Fishing the future. A snapshot of the Chilean TURFs through the lens of fishers and key stakeholders‟ perceptions

University essay from Uppsala universitet/Institutionen för geovetenskaper

Abstract:

Overfishing is not an exclusive topic of big fishing industry. Overfishing by small-scale fishers is also happening. The Territorial Use of Rights – TURFs was implemented in Chile to protect the Chilean abalone from overfishing. Through the implementation of the TURFs Chilean abalone are no longer threatened by overfishing. The challenge to protect the resource thus seems to be solved. However, while some problems are solved others persist or new ones arise.

The thesis explores the discourses of the Chilean social actors in regard to the development and challenges of the TURFs. The empirical data is formed by a group of interviews, where social issues such as TURFs accomplishments, resource availability, diversification, tenure issues, access to the coast, lack of infrastructure, competition for the space and future expectations, are milestones arising from the empirical material. These issues are analysed through the lens of fishers and stakeholder‟s perception.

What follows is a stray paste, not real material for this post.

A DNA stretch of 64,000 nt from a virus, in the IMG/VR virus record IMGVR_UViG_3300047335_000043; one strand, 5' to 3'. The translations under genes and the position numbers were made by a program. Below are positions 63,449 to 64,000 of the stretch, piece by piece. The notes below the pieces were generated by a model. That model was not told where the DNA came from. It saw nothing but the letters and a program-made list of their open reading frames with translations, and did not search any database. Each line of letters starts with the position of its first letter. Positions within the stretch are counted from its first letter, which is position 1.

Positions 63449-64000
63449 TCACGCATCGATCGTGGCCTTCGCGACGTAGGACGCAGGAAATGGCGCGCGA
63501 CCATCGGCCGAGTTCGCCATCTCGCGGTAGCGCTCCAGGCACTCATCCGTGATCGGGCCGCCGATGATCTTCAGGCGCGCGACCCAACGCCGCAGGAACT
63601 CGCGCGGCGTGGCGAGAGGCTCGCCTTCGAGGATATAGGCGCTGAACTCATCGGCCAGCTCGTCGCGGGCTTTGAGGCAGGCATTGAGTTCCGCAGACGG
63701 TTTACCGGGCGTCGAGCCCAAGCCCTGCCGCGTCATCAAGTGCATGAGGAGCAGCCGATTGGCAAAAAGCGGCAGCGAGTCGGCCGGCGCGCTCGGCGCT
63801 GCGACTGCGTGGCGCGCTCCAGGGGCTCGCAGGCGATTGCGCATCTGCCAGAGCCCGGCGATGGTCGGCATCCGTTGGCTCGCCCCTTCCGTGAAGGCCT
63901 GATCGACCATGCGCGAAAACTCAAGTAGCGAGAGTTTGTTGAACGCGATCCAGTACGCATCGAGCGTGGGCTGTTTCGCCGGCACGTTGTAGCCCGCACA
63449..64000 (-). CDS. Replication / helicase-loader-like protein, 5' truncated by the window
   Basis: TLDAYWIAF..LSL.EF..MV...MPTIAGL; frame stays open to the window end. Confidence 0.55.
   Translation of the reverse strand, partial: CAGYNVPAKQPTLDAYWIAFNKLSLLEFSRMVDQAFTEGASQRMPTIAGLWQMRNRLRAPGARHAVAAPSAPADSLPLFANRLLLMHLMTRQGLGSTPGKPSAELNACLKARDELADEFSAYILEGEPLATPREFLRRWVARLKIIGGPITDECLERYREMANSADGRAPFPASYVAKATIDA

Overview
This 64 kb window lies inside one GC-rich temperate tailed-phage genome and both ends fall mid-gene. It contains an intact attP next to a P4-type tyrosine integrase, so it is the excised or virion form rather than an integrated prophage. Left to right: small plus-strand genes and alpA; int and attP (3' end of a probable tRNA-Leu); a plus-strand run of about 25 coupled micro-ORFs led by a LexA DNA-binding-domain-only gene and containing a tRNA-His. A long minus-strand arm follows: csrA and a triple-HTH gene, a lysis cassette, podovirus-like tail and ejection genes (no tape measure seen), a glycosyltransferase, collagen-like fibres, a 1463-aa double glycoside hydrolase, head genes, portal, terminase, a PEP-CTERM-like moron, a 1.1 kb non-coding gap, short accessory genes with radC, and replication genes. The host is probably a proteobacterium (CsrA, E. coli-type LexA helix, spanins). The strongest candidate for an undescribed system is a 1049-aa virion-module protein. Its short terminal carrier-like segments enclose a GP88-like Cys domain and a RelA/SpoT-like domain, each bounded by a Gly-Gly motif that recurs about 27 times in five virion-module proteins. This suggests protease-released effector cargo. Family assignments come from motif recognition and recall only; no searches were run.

The paper confirms what other studies such as Cereceda and Czischke 2001, Gallardo 2008, Gallardo and Friman 2012, González et al. 2006, and Meltzoff et al. 2002 have found. Fishers organised nationally through confederations, regional federations and local associations have become active social actors in the artisanal fisheries arena. Similarly, it is also corroborated that through good leadership some fishing organisations are diversifying related and no-related fishing activities to secure better living conditions, thus, constantly evolving, encapsulating more and more benthic fishers‟ social and economic needs. The study concludes that the fishers, even though the difficulties and challenges encountered (heterogeneity of the richness of the seabed and different land issues) during the co-management of some TURFs and due to the fact that they are working in the same designated and exclusive place, they have developed a collective sense of permanent attachment and sense of „property‟ or tenure to the water body where the TURFs are located. Due to their development, the TURFs seem to be more than temporary, raising the question of the land tenure and associated infrastructure development where fishers place their activities, especially in rural areas where settlements do not exist.

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